Possible cuts pose threat to MediCal patients | TheUnion.com

Possible cuts pose threat to MediCal patients

“I’m not a social program, I’m not a number, I’m a human being,” said Janine Ford from her wheelchair.

“What they’re predicting will end my life, so I’m begging for my life,” the San Juan Ridge resident said Wednesday at a Grass Valley conference about the possible effects of proposed cuts to the state’s medical budget.

The conference was attended by area agencies and local low-cost clinics whose leaders foresee emergency rooms filling and people going without services if Gov. Arnold Schwarzenegger’s 10 percent budget cuts slice a swath through MediCal and other state medical programs.

“MediCal will cover a lot fewer people,” said Dr. Joseph Iser, Nevada County’s public health director, because the budget would change the eligibility formula and possibly clinic’s patient loads.

“The good news is that the legislature will fight this,” Iser said. “At least there’s an effort to push back.”

“This is scary,” said Scott McFarland, director of the Miners Family Health Center clinic. “This reduction will effect 11,000 of our patients” out of 30,000, who would no longer qualify for state health aid under Medi-Cal.

The formula to receive MediCal would drop the income level for eligibility for a family or individual from $21,000 per year to $8,600 annually, McFarland said.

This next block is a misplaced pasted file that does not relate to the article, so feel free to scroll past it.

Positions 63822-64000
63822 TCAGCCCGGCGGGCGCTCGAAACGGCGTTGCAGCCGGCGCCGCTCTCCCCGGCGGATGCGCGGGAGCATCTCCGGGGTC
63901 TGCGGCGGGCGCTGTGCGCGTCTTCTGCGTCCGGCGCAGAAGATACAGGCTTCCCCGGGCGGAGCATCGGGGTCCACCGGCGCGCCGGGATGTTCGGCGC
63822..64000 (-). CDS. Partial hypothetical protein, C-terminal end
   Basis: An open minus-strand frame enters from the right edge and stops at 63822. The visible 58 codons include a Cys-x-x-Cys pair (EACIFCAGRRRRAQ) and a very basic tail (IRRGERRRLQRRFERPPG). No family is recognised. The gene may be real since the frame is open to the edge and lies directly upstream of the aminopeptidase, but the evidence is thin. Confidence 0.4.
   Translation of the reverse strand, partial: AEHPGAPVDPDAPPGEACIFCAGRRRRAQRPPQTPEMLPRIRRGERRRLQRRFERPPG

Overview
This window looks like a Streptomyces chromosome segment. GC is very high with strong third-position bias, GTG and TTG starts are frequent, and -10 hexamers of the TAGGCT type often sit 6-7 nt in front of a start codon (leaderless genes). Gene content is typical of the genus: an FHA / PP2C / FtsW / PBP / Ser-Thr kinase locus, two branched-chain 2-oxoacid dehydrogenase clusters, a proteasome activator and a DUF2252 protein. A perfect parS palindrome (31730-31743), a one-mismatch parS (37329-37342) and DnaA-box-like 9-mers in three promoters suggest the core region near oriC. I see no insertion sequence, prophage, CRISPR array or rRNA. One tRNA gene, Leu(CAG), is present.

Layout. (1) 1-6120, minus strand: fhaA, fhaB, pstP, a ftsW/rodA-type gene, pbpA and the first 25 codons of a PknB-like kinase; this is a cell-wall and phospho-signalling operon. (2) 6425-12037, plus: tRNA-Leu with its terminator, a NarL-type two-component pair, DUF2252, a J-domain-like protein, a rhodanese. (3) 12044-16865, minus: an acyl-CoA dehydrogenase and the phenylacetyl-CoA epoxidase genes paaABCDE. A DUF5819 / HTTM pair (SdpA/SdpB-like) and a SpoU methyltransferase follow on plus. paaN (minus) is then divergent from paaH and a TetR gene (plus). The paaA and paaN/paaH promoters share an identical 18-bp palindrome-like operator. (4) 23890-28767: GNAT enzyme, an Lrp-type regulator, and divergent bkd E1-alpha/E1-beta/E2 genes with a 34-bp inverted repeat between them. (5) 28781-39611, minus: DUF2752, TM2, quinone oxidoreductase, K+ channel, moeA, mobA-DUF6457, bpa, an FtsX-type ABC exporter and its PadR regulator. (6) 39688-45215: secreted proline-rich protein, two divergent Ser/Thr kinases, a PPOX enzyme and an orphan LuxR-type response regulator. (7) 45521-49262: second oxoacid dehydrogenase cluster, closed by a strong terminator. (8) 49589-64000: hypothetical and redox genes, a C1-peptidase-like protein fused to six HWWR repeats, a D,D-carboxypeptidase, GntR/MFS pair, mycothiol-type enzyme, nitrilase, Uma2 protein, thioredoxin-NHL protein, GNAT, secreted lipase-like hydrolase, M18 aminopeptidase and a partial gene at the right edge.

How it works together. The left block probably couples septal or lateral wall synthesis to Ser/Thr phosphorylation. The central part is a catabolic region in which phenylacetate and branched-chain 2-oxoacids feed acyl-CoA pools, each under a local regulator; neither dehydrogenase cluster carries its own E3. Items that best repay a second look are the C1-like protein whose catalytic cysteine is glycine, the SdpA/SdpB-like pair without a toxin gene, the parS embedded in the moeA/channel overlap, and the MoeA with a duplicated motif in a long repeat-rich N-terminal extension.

But faced with a state budget shortfall of $17 billion for the next fiscal year, Schwarzenegger must make difficult choices, a spokeswoman said.

“Health and Human Services is the second-largest chunk of the general services fund, which is why (the health cuts) seem the deepest,” said spokeswoman Lisa Page, in Sacramento.

“That’s why the governor is continuing to push for comprehensive health care reform and structural budget reform … (to) bring stability to Medical budgeting and ensure the state never has to make such drastic cuts again,” Page said.

Delays, dental cuts

It’s not just cuts to medical services that could affect local clinics.

Proposed timing delays in MediCal reimbursements to clinics for half of June and all of July and August would force McFarland to turn to local banks to bolster the clinic’s summer cash flow.

The governor’s proposal also would eliminate adult dental services from MediCal. “This would be devastating,” Iser said.

Children’s service are also under attack, and the cuts would eliminate preventative care and make seriously ill children wait longer for specialty care, Iser said.

Elderly residents who get MediCal and Medicare – “some of our sickest patients” – could be affected at the Sierra Family Medical Clinic on The Ridge, because their Medi-Cal rate would be altered, said founder Dr. Peter Van Houten.

“Access to emergency care (would) be impacted within months,” Van Houten said. “The impact will be felt by everybody,” even ones with good insurance, because they could be waiting in line in emergency rooms behind former clinic users who have no other alternative.

There were no representatives of the Chapa De Indian Health Program clinics in Grass Valley, but officials at the conference said that program’s almost 900 Medicare and MediCal patients could also be impacted. Chapa-De officials could not be reached for comment.

To contact Senior Staff Writer Dave Moller, e-mail dmoller@theunion.com or call 477-4237.

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